Deinze will be the place to be on Sunday 25th March 2018 for the start of a legendary race: the Gent-Wevelgem! 25 teams will come together for the start at 11.25 a.m., seeking eternal glory over the course of this 250.8 km race.
And they’re off! The race director waves the flag signalling the start of the race. The battle against the wind, the road and the Westhoek coast begins.
The strong winds blowing across de Moeren are a recurring theme in the Gent-Wevelgem, and almost always lead to difficulties for the riders. Who among the favourites will end up being eliminated after just 90 km?
The first climb of the day comes in French Flanders. After 137.2 kilometres, this challenging aperitif awaits the riders: an average incline of 8% with a maximum incline of 18%.
The foot of the Kokereelberg is found close to the foot of the Boeschepeberg and the Katsberg and plays host to the second climb of the day. The name of this mountain comes from the word for ‘feud’. Things are sure to heat up!
Climb number three at Boeschepe after 143 kilometres: the Vert Mont.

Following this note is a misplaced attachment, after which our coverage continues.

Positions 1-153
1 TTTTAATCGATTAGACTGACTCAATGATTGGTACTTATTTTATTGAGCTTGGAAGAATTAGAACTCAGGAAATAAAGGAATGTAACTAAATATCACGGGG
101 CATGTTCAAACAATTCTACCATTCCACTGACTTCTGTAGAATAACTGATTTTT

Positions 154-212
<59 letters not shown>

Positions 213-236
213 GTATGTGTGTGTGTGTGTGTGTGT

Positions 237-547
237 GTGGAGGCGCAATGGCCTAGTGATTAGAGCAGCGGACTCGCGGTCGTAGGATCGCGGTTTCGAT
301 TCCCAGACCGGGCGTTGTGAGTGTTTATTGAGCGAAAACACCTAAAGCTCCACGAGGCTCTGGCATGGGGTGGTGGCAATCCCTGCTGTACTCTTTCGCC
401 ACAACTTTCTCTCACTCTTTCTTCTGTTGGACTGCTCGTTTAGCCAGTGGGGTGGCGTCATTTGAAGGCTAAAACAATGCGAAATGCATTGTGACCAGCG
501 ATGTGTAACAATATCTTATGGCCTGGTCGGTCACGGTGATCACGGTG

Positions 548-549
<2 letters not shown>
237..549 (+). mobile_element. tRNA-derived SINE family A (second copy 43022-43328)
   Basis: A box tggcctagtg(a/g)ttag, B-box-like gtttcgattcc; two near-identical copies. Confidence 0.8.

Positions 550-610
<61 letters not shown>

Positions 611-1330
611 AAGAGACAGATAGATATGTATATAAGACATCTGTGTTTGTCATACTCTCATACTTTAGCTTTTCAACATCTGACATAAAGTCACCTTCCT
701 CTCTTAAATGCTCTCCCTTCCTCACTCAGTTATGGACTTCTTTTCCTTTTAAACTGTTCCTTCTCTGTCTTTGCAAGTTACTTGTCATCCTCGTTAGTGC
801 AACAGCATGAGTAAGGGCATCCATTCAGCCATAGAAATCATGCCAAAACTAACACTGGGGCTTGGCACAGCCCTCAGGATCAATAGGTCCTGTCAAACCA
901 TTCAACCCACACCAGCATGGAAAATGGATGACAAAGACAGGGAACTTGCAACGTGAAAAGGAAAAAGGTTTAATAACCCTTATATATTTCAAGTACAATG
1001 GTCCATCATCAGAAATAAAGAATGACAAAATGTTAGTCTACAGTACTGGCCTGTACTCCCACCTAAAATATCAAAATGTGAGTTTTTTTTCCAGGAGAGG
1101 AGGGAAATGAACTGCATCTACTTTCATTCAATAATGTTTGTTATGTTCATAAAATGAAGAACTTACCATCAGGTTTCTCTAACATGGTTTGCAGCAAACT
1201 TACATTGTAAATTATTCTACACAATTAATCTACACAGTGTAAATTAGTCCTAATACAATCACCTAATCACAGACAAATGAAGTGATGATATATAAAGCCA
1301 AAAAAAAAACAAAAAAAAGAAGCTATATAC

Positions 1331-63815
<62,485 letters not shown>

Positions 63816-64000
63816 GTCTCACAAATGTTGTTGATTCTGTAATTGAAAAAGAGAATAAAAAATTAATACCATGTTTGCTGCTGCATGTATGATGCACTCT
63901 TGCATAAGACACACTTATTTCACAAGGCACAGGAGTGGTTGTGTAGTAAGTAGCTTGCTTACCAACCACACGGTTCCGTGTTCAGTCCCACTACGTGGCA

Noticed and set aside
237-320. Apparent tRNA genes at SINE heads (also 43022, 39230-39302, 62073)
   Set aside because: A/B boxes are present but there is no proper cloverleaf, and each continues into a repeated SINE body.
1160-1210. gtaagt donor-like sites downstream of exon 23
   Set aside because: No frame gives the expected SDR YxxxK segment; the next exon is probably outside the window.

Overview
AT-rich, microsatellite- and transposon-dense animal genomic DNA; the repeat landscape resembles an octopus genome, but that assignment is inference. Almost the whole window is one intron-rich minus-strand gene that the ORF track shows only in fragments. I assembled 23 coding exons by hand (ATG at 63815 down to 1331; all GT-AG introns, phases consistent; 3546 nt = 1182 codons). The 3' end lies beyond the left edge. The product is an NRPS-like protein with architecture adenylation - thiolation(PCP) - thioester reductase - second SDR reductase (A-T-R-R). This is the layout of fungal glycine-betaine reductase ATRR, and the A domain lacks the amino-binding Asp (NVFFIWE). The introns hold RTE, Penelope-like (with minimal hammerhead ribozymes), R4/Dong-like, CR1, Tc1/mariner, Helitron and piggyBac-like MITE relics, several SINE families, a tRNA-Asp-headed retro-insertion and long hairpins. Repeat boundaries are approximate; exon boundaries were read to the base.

The Mont Noir- Ravelsput is climbed for the first time as the fourth hill of the day. It is 2370m long, with an average incline of 4.4% and a peak at 9%.
Five kilometres further on, the riders must climb the Mont Noir a second time, only this time from the other side: the Blanchisserie side.
270 m long, with an average incline of 9% and a maximum incline of 13%, the riders will climb the Baneberg twice, with the first time coming after 168 kilometres.
The main attraction of the Gent-Wevelgem is the Mont Kemmel, which looms ahead for the riders, who will need to conquer it twice. The first time will be by the Belvedère side: 3000m, 4% average incline with a peak at 22%.
Almost immediately after the first visit to Mont Kemmel follows the Monteberg. 1 km long, with an average incline of 7.3% and a maximum incline of 10%.
After their first passage last year : they 're back: The Plugstreets: 3 legs across a distance of just over five kilometres, called "Hill 63", "Christmas Truce" & "The Catacombs". #Neverforget © Kramon
As the penultimate climb of the day, the second visit to the Baneberg comes next. Short, but strenuous: 270 m and 9% on average.
The day’s last climb is also the most difficult. This time, the riders climb Mont Kemmel by its steeper side, with an average incline of 11.6% and a peak at 22%.
In Ypres, the teams will position their riders strategically in order to allow mechanical assistance for those who need it. © Kramon
After 250.8 extremely difficult kilometres, we will know the identity of Greg Van Avermaet's successor. Who will write their name in the history books for this Flemish cycling classic?